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26 July 2023

The Power of Parker captures the particular quirks of Nineties northern England

Sian Gibson and Paul Coleman’s new series is comic perfection – but perhaps not everyone will find it funny.

By Rachel Cooke

The world burns, and we seek metaphorical shade in the not-too-distant past. In supermarkets, sales of Arctic roll are up; in the cinema, Barbie is plastic fantastic; and on television, we have The Power of Parker, a comedy set in Stockport in 1990 that will be only half comprehensible to anyone under 45, bulging as it is with jokes about Juliet Bravo and Anneka Rice. Watching another episode the other night, I thought of that year, which I remember well – the summer of 1990 was also record-breaking, with wildfires breaking out on the moorlands a short drive from our house – and wondered that I’d been so innocent. My idea of an apocalypse back then was a Conservative victory at the next general election – and when that happened, the sky did not, after all, fall in, and I went on ignoring pretty much everything save for Tony Blair’s hair and teeth.

But I’m going off-piste (it must be the anxiety). The Power of Parker is written by Sian Gibson and Paul Coleman, who previously worked together on Peter Kay’s Car Share. It stars Gibson, Rosie Cavaliero and Conleth Hill, who played a drunk Smurfette (aka Elsie) in the best ever episode of Car Share, and it comes with a soundtrack that features – just count them – the Teardrop Explodes, Human League, Dead or Alive and the Jam. Honestly, what’s not to like? Take a Fab lolly out of the freezer, and knock yourself out with the entire series.

I do know – take this as fair warning – that not everyone will find it funny. But if you’re a certain kind of person, of a certain age, from a certain kind of place… I laughed out loud when Kath (Gibson) asked her sister when she last had sex with her husband, and she replied: “[It] was after Elkie Brooks at Stockport Plaza… to be fair, it was a very sensual show.” (If you get it, you get it; if you don’t, you may be from Ealing or Tokyo.)

[See also: The Windsors is the most painfully accurate depiction of the royals on TV]

Keith Parker (Hill) is the owner of a small chain of electrical stores and a minor local personality (the TV ads we see for his shops, small masterpieces of wooden acting, finger pointing and cheesy sales-speak, are such a bonus of this series, as Proustian for me as mint Viscount biscuits or the smell of Blue Stratos). Life, for him, should be good. He drives a Mercedes, owns a mobile phone the size of the Yellow Pages, and lives in a detached house that has – a key word, this, for the upwardly mobile of the late Eighties – a drive.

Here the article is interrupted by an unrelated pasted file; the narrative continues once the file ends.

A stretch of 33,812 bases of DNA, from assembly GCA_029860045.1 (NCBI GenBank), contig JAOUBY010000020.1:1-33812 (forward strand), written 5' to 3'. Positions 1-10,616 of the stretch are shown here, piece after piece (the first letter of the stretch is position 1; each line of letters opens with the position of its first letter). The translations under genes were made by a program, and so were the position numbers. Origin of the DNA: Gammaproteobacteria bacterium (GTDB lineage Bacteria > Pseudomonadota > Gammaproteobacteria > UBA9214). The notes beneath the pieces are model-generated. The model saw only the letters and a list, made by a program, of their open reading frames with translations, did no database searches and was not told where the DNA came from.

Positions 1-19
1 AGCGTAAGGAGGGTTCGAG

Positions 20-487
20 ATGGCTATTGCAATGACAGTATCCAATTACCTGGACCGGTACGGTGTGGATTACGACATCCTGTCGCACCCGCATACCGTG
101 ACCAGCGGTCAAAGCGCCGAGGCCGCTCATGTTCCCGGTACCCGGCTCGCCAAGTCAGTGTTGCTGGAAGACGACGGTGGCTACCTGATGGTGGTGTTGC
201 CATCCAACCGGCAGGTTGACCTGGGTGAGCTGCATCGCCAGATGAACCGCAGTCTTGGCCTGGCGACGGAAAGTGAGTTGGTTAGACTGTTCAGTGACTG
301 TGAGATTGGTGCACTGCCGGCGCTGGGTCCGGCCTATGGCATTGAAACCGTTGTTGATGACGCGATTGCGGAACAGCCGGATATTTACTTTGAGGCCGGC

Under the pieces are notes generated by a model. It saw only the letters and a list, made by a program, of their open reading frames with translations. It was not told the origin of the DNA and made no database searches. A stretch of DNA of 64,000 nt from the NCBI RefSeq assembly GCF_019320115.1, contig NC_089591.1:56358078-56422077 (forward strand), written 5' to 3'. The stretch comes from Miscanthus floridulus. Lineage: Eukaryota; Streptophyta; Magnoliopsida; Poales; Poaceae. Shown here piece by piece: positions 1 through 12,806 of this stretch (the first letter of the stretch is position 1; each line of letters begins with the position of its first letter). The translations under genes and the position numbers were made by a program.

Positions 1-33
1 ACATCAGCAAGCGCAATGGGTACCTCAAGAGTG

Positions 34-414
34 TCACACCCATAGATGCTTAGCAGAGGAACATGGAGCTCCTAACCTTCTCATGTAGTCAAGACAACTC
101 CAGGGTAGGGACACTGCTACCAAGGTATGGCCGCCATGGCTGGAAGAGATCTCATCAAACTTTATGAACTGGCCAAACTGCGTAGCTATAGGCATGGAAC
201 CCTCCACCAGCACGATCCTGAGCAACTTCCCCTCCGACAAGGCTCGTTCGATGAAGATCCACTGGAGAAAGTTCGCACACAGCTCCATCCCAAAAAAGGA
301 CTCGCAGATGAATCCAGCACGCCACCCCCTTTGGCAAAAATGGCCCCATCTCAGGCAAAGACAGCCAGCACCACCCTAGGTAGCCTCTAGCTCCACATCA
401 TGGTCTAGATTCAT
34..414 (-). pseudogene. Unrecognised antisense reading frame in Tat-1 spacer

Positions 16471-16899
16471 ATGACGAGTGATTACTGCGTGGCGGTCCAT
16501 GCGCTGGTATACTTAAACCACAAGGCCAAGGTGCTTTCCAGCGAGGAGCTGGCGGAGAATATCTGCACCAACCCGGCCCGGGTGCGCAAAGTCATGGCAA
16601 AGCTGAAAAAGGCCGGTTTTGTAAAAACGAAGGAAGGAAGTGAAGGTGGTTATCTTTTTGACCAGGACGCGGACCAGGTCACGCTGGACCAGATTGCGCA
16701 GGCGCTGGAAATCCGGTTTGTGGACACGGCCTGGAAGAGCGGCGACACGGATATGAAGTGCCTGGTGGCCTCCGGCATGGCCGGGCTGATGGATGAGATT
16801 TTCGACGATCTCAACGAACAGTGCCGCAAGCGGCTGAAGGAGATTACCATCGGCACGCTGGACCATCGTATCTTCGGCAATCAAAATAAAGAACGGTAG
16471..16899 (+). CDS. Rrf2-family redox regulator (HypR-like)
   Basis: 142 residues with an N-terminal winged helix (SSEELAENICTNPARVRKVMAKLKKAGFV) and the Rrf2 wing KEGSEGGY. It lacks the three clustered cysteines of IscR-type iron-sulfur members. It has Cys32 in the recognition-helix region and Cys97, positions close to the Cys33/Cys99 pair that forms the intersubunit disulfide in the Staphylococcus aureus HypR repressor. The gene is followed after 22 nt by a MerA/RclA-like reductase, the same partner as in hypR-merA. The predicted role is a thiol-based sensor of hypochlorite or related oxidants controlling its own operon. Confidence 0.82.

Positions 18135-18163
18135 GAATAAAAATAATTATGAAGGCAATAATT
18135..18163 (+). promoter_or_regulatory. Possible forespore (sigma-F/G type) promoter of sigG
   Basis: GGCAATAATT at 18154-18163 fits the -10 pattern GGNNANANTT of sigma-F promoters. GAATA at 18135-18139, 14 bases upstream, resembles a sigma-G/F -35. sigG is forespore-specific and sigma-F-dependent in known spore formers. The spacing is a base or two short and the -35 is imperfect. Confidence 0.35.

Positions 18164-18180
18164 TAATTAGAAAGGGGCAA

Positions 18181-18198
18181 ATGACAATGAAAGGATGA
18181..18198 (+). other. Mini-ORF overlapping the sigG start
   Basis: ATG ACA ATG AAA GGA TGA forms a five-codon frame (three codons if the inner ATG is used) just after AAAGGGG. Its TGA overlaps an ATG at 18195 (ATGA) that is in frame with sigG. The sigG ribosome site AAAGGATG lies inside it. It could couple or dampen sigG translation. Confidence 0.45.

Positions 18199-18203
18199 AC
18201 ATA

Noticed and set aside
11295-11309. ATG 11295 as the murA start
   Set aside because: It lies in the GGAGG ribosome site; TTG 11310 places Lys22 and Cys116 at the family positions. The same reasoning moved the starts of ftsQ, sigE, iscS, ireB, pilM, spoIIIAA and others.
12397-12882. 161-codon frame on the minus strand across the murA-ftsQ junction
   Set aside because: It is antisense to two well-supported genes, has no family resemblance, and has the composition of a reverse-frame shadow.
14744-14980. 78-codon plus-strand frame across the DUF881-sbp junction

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But he’s also in the eye (blue mascara) of a storm. Rumbelows (a chain, dear children, that once rivalled Currys) is snapping at his heels, and so are the Slater family, crooks to whom he’s in hock. To save cash, he evicts Kath, who cuts hair in an old people’s home and happens to be his mistress, from a property he owns – a big mistake. She isn’t going quietly. Parker’s wife Diane (Cavaliero) is about to find out that she isn’t the only woman in his life and the timing really couldn’t be worse: half the PTA is in her sitting room, eating the Brie she’s laid on in honour of the French exchange student her daughter has staying.

Like so many comedies now, The Power of Parker is set over a period of increasingly frenzied days; it’s written as farce, in other words, disaster spiralling outwards like Kath’s strawberry blonde curls. But Gibson and Coleman have brought with them from Car Share both a lovely warmth and an eye for the lives of regular (not ordinary) people. The scenes in the old people’s home are lovely, its residents delighting in Kath’s complicated private life, chewing on it as if on a toffee.

I wonder whether Hill isn’t slightly miscast as Keith (though he’s good, of course) but Gibson and Cavaliero are both excellent, their perfect timing and way with pathos a reminder that more comedy – more everything – should be written for women their age. I love Gibson. The way she’s able simultaneously to convey a particular wide-eyed innocence with something a lot more, well, smutty is a gift. “Life’s not all Mills & Boon, Kath,” Diane says to her at one point. To which she dreamily replies, her lips slightly pursed: “It depends what bra you wear.” On the page, it’s hardly a hoot. But on screen, it’s comic perfection: a line redolent at once both of the suburbs and of the end of the pier.

The Power of Parker
BBC One, 28 July, 9.30pm; now on catch-up

[See also: Why Richard Ayoade’s Submarine still feels fresh]

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This article appears in the 26 Jul 2023 issue of the New Statesman, Summer Special